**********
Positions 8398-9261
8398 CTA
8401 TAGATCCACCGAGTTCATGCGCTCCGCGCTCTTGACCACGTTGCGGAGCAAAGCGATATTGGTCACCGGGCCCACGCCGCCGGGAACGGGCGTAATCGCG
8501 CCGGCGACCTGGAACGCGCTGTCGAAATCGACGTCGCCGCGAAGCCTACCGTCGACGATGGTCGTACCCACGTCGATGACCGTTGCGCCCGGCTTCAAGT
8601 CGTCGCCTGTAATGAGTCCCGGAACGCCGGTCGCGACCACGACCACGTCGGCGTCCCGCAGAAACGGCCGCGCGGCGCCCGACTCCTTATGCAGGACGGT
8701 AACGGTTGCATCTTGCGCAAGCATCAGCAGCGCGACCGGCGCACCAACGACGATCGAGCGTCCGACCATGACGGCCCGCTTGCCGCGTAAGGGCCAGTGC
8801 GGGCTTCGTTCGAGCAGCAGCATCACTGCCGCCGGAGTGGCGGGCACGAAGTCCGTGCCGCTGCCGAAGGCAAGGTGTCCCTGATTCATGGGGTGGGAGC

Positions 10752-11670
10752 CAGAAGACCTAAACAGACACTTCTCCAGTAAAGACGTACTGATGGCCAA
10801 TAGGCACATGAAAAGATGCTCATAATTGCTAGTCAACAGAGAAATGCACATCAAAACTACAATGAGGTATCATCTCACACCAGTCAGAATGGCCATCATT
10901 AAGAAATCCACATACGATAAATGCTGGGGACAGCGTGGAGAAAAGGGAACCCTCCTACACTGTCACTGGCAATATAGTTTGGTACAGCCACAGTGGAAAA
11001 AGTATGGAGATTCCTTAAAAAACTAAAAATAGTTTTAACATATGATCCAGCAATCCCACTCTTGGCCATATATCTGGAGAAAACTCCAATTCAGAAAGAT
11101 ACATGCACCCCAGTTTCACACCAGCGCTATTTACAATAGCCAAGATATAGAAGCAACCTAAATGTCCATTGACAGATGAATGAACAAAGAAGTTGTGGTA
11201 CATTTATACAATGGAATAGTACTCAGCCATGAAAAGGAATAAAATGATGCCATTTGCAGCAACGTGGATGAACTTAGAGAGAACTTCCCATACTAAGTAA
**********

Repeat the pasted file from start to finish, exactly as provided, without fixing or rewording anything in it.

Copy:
Positions 8398-9261
8398 CTA
8401 TAGATCCACCGAGTTCATGCGCTCCGCGCTCTTGACCACGTTGCGGAGCAAAGCGATATTGGTCACCGGGCCCACGCCGCCGGGAACGGGCGTAATCGCG
8501 CCGGCGACCTGGAACGCGCTGTCGAAATCGACGTCGCCGCGAAGCCTACCGTCGACGATGGTCGTACCCACGTCGATGACCGTTGCGCCCGGCTTCAAGT
8601 CGTCGCCTGTAATGAGTCCCGGAACGCCGGTCGCGACCACGACCACGTCGGCGTCCCGCAGAAACGGCCGCGCGGCGCCCGACTCCTTATGCAGGACGGT
8701 AACGGTTGCATCTTGCGCAAGCATCAGCAGCGCGACCGGCGCACCAACGACGATCGAGCGTCCGACCATGACGGCCCGCTTGCCGCGTAAGGGCCAGTGC
8801 GGGCTTCGTTCGAGCAGCAGCATCACTGCCGCCGGAGTGGCGGGCACGAAGTCCGTGCCGCTGCCGAAGGCAAGGTGTCCCTGATTCATGGGGTGGGAGC

Positions 10752-11670
10752 CAGAAGACCTAAACAGACACTTCTCCAGTAAAGACGTACTGATGGCCAA
10801 TAGGCACATGAAAAGATGCTCATAATTGCTAGTCAACAGAGAAATGCACATCAAAACTACAATGAGGTATCATCTCACACCAGTCAGAATGGCCATCATT
10901 AAGAAATCCACATACGATAAATGCTGGGGACAGCGTGGAGAAAAGGGAACCCTCCTACACTGTCACTGGCAATATAGTTTGGTACAGCCACAGTGGAAAA
11001 AGTATGGAGATTCCTTAAAAAACTAAAAATAGTTTTAACATATGATCCAGCAATCCCACTCTTGGCCATATATCTGGAGAAAACTCCAATTCAGAAAGAT
11101 ACATGCACCCCAGTTTCACACCAGCGCTATTTACAATAGCCAAGATATAGAAGCAACCTAAATGTCCATTGACAGATGAATGAACAAAGAAGTTGTGGTA
11201 CATTTATACAATGGAATAGTACTCAGCCATGAAAAGGAATAAAATGATGCCATTTGCAGCAACGTGGATGAACTTAGAGAGAACTTCCCATACTAAGTAA